Tuesday 16 October 2012

Smaller States = Smaller Economies

Who knew a few lines on a page could stand for so much pain. This much-circulated piece from Monday's Graun provides an at-a-glance summary of what the Tories and LibDems are trying to do.

This programme for "shrinking the state", as our neoliberal friends euphemistically put it is nothing less than a wholesale redistribution of wealth from the least well-off to the affluent and wealthy. But if you're a regular reader of this blog, chances are you already have the government pegged as a narrow spectrum of well-heeled interests. A committee for the management of the common affairs of the bourgeoisie this lot ain't.

Their experiment, for that is what it is, shows the violence inflicted when you wind the historical film of social development backwards. There is the misery people forced to depend on benefits face as tougher thresholds and sanctions are introduced in return for less money. There are the lengthening queues outside hospitals and the dole office, the schools being left to collapse into dilapidation and much-loved public services that helped support community life decimated and left to seed.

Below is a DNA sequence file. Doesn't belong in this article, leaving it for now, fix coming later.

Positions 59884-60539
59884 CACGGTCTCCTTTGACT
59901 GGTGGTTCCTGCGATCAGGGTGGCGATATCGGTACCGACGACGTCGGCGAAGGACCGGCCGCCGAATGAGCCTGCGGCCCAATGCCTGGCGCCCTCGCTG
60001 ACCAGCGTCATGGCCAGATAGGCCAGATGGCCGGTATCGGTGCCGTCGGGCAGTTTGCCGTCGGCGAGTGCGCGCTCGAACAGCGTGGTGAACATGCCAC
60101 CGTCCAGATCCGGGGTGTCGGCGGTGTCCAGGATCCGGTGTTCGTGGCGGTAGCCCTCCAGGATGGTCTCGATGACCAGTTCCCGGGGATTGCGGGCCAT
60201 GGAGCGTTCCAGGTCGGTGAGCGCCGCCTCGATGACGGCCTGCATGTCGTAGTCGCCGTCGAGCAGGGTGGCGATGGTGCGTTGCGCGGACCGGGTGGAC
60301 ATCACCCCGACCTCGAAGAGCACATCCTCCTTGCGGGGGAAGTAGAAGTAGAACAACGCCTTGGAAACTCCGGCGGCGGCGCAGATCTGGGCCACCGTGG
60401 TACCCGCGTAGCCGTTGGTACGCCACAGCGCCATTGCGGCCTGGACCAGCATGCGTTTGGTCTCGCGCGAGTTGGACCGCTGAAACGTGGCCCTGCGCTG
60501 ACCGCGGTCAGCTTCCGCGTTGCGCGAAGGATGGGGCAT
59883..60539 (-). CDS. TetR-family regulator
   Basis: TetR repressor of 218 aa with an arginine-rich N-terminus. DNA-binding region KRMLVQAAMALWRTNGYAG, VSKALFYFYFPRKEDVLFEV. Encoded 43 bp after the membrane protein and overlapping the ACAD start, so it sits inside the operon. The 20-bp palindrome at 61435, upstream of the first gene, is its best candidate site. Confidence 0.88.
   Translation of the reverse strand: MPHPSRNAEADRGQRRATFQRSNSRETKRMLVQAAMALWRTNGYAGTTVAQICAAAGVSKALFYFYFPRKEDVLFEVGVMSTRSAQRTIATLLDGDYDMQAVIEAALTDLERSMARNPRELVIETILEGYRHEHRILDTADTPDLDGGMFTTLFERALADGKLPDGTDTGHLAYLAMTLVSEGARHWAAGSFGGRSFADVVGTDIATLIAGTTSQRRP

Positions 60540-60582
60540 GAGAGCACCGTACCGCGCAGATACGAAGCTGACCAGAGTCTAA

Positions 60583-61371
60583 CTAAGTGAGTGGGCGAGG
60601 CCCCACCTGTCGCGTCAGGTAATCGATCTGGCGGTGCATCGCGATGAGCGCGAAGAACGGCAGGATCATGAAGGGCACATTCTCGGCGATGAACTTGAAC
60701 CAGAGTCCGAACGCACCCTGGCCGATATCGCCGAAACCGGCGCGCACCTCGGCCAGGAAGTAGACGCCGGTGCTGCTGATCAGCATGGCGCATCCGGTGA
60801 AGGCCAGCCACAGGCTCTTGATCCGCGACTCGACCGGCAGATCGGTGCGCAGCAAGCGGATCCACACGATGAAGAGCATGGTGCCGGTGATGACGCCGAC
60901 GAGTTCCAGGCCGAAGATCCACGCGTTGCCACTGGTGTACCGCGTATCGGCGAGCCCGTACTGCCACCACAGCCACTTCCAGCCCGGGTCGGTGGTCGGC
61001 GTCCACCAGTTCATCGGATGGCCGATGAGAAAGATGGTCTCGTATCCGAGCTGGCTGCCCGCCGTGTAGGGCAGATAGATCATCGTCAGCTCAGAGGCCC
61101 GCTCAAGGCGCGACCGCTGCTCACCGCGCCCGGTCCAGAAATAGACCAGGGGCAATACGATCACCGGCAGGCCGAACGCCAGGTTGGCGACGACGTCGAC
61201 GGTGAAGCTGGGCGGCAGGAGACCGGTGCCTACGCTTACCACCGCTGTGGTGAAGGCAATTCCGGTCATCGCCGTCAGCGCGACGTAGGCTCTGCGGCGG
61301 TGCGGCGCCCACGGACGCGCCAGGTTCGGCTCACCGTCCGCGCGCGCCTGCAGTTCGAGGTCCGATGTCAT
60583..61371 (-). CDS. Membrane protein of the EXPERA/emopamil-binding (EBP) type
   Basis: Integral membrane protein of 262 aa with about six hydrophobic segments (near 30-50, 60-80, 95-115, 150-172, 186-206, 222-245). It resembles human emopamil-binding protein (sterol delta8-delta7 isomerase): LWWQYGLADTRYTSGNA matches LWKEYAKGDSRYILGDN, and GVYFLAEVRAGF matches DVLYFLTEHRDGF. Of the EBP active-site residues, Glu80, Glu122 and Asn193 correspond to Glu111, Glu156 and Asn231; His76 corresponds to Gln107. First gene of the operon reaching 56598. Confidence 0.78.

Quite apart from the pain and suffering, there is the damage inflicted on British capitalism itself by going against the grain of social progress. The various social democratic and Labourist reforms of the post-war settlement made life better for millions of working people. Capital benefited too. From this point of view, it put more money in their pockets that could be spent on things. It therefore stands to reason that if you take money out of the economy it's not going to grow.

If you want a small state, you'll end up with a small economy. It's that simple.

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